In the mating season, rutting males move about in search of females in oestrus. Males become aggressive and fight among themselves for dominance. These fights are characterised by displays of the enlarged chest, the throat patch and the beard while holding the head upright; and threatening the opponent by running with the horns pointed toward him and circling him. The victorious bull would protect the vicinity of the targeted female from other males. The courtship typically lasts for 45 minutes. The male, stiff and composed, approaches the receptive female, who keeps her head low to the ground and may slowly walk forward. The male licks her genitalia, upon which the female holds her tail to a side and the male gives out a flehmen response. Finally, the male pushes his chest against her rump, and mounts her.
Gestation lasts eight to nine months, following which a single calf or twins (even triplets at times) are born. In a 2004 study in the Sariska reserve, twins accounted for as high as 80 percent of the total calf population. Births peak from June to October in the Bharatpur National Park, and from April to August in southern Texas. Calves are precocial; they are able to stand within 40 minutes of birth, and forage by the fourth week. Pregnant females isolate themselves before giving birth. As typical of several bovid species, nilgai calves are kept in hiding for the first few weeks of their lives. This period of concealment can last as long as a month in Texas. Calves, mainly males, bicker playfully by neck-fighting. Young males would leave their mothers at ten months to join bachelor groups. The lifespan of the nilgai is typically ten years in Texas.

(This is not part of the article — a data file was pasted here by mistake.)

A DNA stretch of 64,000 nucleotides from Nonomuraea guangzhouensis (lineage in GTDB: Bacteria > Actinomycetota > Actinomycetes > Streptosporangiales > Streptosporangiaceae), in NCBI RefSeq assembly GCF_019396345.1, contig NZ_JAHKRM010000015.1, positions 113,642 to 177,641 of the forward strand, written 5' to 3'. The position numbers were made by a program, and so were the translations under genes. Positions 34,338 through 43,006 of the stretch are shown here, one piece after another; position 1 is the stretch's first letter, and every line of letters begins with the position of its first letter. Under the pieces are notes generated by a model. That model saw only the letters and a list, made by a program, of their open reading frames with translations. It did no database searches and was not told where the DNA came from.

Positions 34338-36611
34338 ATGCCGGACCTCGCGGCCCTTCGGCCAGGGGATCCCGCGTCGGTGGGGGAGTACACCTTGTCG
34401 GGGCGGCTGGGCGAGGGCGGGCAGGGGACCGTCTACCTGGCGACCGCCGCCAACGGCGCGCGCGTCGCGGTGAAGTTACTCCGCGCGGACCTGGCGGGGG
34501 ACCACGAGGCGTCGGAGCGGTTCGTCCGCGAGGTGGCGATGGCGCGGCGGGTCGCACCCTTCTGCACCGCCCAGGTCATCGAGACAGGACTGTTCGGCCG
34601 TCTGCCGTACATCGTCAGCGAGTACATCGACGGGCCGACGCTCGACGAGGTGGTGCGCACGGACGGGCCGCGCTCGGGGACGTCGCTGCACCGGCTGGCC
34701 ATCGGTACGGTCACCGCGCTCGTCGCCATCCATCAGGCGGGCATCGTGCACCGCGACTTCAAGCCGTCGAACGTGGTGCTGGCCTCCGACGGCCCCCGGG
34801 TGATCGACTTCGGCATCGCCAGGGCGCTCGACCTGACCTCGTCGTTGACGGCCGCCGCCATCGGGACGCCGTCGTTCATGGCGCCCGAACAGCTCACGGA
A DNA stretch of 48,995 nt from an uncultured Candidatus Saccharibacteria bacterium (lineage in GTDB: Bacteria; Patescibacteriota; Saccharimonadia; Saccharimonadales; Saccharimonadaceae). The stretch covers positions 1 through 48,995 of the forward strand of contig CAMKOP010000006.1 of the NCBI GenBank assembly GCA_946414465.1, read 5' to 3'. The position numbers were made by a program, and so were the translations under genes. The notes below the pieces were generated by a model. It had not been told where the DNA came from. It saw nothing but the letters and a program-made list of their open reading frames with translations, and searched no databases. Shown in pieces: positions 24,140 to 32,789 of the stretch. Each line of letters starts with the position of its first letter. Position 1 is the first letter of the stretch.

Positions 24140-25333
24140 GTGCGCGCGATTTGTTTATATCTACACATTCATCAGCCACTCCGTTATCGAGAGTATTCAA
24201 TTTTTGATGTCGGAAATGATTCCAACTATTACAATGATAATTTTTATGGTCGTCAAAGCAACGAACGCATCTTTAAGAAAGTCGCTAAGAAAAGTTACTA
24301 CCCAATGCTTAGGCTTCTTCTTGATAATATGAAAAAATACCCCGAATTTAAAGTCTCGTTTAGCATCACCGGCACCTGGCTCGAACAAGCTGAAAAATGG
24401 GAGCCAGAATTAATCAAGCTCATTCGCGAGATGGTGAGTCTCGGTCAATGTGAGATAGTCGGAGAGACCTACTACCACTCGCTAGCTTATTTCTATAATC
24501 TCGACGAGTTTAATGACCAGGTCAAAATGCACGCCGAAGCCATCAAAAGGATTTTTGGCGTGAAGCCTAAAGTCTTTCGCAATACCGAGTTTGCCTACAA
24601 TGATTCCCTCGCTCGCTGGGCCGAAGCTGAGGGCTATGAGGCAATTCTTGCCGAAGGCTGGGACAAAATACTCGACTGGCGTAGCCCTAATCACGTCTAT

Habitat and distribution
Nilgai prefer areas with short bushes and scattered trees in scrub forests and grassy plains. They are common in agricultural lands, but hardly occur in dense woods. In southern Texas, it roams in the prairies, scrub forests and oak forests. It is a generalist animal—it can adapt to a variety of habitats. Though sedentary and less dependent on water, nilgai may desert their territories if all water sources in and around it dry up. Territories in Texas are 0.6 to 8.1 square kilometres (0.23 to 3.13 sq mi) large.